The stock market is at record levels, consumer confidence is high, the north American rig count is increasing and the election is over. It’s a new day and the perception in the oil & gas industry is things are finally starting to turn around. There are reasons for this new optimism, namely, the Trump administration has promised to slash regulations in our industry and open up new leases in the Gulf of Mexico but even with these indicators, there are still some ominous clouds on the horizon.
The Good (Oil & Gas Industry) News
As mentioned, there are positive signs that the oil & gas industry is turning the corner and coming out of what has been the worst downturn in recent memory. Here are a few positive indicators.
- The global oil supply has been falling since the 4th quarter of 2015. According to the IEA, “Global oil supplies plunged nearly 1.5 mb/d in January, with both OPEC and non-OPEC countries producing less.”
- Global demand for oil has increased over the past year currently at 97.27 mb/d which is greater than the current supply (currently estimated to be 96 mb/d). Most of this shortfall has been attributed to the recent production cuts by OPEC.
While it appears that OPEC’s initial cut in output is the deepest in OPEC history, there are still non-OPEC producers that are increasing production, namely the US. According to the most recent IEA report, “For non-OPEC countries outside of the output deal, we expect significant increases in production in, for example, Brazil, Canada and the US.”
For the past quarter, oil prices have remained relatively flat selling in the $50/bbl to $54/bbl range. Part of the reason why we can’t seem to go beyond $54/bbl is because of increased production in the US.
Other factors that could negatively impact the demand for oil would be a recession. To that end, here are a few troublesome indicators.
- It’s not a questions of “if” but “when”. Recessions are a part of economic activity and historically, since 1945, recessions occur on average every 7 years. Our last recession ended in June 2009 so in all likelihood, we will experience a recession during the Trump administration.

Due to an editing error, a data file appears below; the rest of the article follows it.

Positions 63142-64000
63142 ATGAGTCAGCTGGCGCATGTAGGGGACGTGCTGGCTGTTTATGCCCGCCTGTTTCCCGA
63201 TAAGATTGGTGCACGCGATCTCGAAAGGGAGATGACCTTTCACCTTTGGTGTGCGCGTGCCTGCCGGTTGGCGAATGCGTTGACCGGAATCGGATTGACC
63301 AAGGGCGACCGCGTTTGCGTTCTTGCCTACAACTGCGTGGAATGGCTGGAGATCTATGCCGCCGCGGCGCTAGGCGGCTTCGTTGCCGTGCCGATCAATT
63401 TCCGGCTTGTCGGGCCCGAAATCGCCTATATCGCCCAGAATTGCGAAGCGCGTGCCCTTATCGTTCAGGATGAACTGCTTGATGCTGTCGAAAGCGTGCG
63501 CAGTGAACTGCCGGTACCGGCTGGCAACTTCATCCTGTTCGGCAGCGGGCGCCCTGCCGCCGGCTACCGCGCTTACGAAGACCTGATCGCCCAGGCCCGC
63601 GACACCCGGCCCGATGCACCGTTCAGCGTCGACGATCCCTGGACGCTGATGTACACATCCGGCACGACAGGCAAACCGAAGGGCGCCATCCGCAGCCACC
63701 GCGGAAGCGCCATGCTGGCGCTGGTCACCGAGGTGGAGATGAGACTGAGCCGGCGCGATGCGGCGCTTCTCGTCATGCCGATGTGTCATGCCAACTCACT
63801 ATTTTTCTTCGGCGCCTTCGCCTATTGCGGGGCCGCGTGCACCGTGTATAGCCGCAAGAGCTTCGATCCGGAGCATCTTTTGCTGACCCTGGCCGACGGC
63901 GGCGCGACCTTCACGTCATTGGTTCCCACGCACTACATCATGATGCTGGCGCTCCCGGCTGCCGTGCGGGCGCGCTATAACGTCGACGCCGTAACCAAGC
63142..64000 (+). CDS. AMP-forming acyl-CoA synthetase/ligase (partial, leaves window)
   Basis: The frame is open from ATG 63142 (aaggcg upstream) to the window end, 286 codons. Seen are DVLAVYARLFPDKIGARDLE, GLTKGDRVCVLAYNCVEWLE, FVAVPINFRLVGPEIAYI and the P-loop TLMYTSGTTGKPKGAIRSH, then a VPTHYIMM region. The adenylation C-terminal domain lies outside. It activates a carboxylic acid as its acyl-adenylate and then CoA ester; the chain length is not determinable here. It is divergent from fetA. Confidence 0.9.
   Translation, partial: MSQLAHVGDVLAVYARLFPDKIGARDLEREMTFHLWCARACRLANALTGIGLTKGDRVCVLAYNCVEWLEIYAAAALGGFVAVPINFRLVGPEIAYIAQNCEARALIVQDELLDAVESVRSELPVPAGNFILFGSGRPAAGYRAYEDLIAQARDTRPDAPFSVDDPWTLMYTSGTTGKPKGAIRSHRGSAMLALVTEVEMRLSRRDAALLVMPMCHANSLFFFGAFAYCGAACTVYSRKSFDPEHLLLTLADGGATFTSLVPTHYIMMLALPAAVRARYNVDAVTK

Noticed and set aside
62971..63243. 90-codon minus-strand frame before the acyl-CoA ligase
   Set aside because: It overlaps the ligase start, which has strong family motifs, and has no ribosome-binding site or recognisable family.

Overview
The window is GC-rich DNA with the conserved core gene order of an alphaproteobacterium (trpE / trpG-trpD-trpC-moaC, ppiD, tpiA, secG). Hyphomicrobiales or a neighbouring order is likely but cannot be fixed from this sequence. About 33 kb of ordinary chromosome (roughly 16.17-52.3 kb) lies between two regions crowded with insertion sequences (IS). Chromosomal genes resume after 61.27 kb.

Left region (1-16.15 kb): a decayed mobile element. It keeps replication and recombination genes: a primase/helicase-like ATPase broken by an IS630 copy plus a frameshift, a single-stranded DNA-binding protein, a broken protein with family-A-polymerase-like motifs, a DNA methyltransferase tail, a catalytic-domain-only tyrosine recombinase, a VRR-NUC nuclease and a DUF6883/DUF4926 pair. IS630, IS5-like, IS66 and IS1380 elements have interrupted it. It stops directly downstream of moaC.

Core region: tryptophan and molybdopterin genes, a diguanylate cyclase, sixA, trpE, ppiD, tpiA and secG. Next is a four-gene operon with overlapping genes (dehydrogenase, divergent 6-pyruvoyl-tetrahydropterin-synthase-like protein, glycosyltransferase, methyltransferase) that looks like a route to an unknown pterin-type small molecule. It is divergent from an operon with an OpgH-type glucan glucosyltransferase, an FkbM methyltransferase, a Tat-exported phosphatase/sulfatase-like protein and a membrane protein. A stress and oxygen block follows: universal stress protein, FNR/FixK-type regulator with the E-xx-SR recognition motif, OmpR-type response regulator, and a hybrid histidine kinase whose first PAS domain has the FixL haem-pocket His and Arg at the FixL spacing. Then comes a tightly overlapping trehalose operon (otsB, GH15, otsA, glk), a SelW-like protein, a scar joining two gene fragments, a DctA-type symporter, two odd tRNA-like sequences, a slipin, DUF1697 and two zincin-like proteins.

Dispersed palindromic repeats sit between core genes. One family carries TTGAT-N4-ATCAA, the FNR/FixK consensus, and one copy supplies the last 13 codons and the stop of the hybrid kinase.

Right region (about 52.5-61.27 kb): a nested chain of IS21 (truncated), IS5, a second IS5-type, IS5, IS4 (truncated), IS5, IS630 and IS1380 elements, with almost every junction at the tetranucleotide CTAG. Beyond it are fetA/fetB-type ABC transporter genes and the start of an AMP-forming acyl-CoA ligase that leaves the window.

- The stock market is overvalued. Stock market corrections tend to freak people out.
I am not an economist. I don’t look at leading economic indicators for trends, analyze charts or read tea leaves. As a Recruiter, what I do look at is who is hiring and who is not. What I have noticed has caused me some concern. Hiring across most sectors appears to have slowed down significantly over the past year.
Indeed.com which touts itself as “the world’s #1 job site allows us to look at and compare historical job trends which can be very insightful. For example, here is a chart from their web site for job postings that contain the words “oil gas”. Even though the downturn didn’t occur until the summer of 2014, the number of oil and gas job advertisements on their web site started to drop almost 10 months prior.
Which brings me to an interesting indicator, Industry Employment Trends. Indeed tracks employment trends across all of the major industry sectors. According to Indeed, almost all industry sectors have been in a negative growth rate for the past year. The following chart shows the number of Job Postings on Indeed.com from January 2016 broken down by industry. According to their own Industry Category chart, the number of company job postings in January 2016 had increased from the prior year anywhere from 7% to 127%.
Fast forward to today. The rate of growth across all industry sectors has decreased significantly from the prior year. Half of the industry sectors have seen a decrease in year over year job postings. This indicates is that there is a decrease in hiring demand across all employment sectors for over a year. This decrease in Employment Trends did not happen overnight. It started in February 2016 and has gradually grown worse.
What Does It All Mean?
Just like the decrease in oil & gas industry job postings preceded the downturn by 11 months, the indicator of decreased hiring demand across all sectors may also point to a coming recession. As stated earlier, nobody can predict when the next recession will occur but my hope is that when it does, it does not coincide with the rebound in the oil & gas industry. Right now, the rebound is very fragile. Any slowdown in the economy would decrease the demand for oil at a time when the supply should be increasing. For now, I am displaying cautious optimism.
About the Author
Tim Cook is the Sr. Manager for the midstream/upstream division of PathFinder Staffing, an oil & gas recruiting agency located in Houston, Texas. For more information about our services, visit our web site at www.PathFinderStaffing.com or call us at (281) 858-7325.
- 12 Mar, 2017
- Tim Cook
- 0 Comments